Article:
I have written on this subject before and do so again now as it has become even more important. The issue on hand is retailer versus product brands. Time and again I get so disillusioned by the careless way that retailers deal with their brand name.
People who have been in situ building a reputation for decades and it’s as if they do not appreciate the value of their brands for the local population. They would rather advertise the brands from certain products than their own brand, in the mistaken belief that they are more powerful. It’s as if Tesco would mainly advertise the product range they stock rather than their own brand…..never!
How do you build a local brand? There is a load of material written on this subject and, for sure, it is not by just sitting behind the counter waiting for customers to come in. It does involve spending money and doing activities which attract the local population and which are relevant to your business.
In the mean time we should say that Marjo is just for those retailers that prefer to use their own carefully nurtured brand and keep the jewellery products they sell under their umbrella. We will not ask you to merchandise in certain way or use our displays or packaging only to turn around and compete with you tomorrow……
As we run our shops day to day, the issue of stock is ever important. Even though as a wholesale silver jewellery supplier our products run into the thousands, we can hardly expect our customers to have all the models in stock. The question of what is the right level of stock becomes key. Also, silver jewellery by definition tarnishes and that is another factor why the right level of stock should be considered.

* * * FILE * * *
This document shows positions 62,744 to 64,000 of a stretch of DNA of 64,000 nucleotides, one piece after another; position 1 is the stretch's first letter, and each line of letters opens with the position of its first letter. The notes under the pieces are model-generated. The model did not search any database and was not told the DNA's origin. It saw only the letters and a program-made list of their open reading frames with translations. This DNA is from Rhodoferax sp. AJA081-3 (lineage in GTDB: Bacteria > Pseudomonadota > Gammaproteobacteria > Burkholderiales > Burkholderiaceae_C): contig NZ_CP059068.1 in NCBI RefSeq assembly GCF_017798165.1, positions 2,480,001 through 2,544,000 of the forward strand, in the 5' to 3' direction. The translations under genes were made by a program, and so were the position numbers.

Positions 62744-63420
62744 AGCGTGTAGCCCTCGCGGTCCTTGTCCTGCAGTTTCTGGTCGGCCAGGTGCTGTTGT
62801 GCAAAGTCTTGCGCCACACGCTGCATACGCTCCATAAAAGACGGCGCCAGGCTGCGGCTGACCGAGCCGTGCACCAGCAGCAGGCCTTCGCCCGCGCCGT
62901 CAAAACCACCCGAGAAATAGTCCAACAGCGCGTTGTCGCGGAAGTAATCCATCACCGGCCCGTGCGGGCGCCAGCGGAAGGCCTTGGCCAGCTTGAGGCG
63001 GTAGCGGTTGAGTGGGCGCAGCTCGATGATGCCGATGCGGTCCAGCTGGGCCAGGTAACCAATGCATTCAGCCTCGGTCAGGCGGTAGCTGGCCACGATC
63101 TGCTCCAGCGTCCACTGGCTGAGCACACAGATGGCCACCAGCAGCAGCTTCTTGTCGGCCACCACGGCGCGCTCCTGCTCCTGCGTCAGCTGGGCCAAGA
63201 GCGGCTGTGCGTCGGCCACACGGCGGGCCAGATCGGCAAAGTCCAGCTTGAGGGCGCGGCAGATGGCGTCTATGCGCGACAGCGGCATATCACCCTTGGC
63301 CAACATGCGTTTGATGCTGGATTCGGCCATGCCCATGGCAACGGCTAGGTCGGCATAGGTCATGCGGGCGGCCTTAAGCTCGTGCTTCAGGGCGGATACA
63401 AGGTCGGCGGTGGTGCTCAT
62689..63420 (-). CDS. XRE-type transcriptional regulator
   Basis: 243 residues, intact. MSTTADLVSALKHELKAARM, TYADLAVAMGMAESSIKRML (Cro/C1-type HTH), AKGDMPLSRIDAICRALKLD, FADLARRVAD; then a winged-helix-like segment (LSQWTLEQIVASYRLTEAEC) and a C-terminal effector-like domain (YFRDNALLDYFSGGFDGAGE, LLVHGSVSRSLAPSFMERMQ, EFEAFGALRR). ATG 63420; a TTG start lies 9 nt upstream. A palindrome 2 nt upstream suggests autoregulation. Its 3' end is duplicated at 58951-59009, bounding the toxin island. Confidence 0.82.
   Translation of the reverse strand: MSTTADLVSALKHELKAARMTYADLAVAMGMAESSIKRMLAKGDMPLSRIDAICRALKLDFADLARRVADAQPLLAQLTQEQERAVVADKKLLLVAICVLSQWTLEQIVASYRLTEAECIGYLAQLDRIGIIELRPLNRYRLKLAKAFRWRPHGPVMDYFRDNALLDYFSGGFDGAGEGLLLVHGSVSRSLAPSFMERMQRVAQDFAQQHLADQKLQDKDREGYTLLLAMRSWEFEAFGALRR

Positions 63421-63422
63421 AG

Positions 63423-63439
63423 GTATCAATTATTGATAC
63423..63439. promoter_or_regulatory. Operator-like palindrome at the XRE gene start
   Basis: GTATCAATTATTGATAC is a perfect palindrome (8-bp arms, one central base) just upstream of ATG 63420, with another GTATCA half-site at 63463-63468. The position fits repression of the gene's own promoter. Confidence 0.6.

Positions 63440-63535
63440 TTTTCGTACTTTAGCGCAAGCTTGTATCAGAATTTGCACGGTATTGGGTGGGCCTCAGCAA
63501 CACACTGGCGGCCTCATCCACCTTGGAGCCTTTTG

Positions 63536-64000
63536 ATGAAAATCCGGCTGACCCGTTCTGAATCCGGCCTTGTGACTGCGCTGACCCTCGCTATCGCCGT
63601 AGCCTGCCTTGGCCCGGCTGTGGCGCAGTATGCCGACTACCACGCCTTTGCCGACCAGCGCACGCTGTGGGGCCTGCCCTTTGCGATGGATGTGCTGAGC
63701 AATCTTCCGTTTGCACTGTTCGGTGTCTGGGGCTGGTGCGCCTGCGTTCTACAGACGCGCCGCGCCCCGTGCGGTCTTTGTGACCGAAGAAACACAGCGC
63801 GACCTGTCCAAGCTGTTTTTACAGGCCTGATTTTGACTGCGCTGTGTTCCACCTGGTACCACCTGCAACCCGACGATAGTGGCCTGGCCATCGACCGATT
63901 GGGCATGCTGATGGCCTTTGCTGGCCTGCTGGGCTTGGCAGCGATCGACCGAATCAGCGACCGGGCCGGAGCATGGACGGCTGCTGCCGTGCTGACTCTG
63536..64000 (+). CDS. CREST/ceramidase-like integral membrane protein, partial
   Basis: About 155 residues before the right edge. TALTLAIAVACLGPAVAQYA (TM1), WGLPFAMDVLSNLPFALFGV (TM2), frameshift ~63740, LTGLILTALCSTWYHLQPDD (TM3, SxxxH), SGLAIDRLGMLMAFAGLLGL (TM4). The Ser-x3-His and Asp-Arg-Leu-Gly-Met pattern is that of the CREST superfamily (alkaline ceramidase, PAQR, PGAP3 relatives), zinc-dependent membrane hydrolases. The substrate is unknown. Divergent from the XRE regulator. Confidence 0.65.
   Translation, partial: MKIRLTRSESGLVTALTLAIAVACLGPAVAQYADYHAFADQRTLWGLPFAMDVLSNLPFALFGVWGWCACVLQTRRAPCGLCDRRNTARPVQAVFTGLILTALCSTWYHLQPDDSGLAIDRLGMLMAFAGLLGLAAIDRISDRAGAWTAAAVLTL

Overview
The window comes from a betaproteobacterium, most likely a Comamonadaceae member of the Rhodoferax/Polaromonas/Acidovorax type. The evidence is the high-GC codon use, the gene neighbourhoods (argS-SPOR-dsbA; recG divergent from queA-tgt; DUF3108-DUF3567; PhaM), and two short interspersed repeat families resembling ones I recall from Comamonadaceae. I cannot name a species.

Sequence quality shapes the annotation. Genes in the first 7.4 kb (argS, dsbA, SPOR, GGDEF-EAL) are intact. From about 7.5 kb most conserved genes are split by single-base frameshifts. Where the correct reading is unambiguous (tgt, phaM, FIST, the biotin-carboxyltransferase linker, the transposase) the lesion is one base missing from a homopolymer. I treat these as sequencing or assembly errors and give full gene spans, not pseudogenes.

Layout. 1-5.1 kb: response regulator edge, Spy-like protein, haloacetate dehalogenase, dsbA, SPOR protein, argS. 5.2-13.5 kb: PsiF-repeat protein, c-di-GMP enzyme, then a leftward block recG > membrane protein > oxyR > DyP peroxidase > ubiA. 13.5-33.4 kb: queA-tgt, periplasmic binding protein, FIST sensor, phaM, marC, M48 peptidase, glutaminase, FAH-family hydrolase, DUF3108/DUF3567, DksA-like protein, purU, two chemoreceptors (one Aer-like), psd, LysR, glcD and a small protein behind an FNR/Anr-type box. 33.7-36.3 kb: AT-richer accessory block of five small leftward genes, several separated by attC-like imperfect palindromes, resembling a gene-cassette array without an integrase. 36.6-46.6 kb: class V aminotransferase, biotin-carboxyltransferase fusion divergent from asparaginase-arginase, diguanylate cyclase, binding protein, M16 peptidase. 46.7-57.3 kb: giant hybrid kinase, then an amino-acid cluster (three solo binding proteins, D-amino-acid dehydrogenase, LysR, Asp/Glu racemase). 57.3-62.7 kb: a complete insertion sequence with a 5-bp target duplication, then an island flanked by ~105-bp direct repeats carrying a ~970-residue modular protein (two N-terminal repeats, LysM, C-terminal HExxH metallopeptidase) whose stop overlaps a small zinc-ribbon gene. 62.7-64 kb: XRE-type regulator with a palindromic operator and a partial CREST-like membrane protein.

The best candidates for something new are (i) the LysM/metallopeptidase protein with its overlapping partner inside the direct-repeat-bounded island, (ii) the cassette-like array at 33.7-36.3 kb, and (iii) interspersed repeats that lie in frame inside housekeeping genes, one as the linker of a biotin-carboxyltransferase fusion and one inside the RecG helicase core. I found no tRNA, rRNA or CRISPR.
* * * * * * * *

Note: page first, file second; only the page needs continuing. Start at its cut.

As a rule of thumb we advise our customers that stock should be proportional to the size of business and should take into consideration how often they order. If they contact us every two months and their annual turnover is say £1000, there is no reason why stock should be bigger than £166. Of course the seasonal variation should be taken into account and at a high seasonal period it should be perhaps twice as high but not much more.
The right level of stock will let you see what products are selling and have sufficient variety to keep the collection always fresh. The problem comes when this time you buy from this supplier and next time from another and then another. Continuity suffers and by default stock levels do too.
How often have we been in a situation where we are facing a customer whose business is performing less than acceptably and, because there has to be some blood on the carpet, he “blames” you - the supplier. There are a number of variables on which the business performs - or not - and often the easy route is to blame the supplier. The problem could lie in the creation of footfall or it could be that the display of the products is unacceptable or simply that the choices of product that he has made is not right.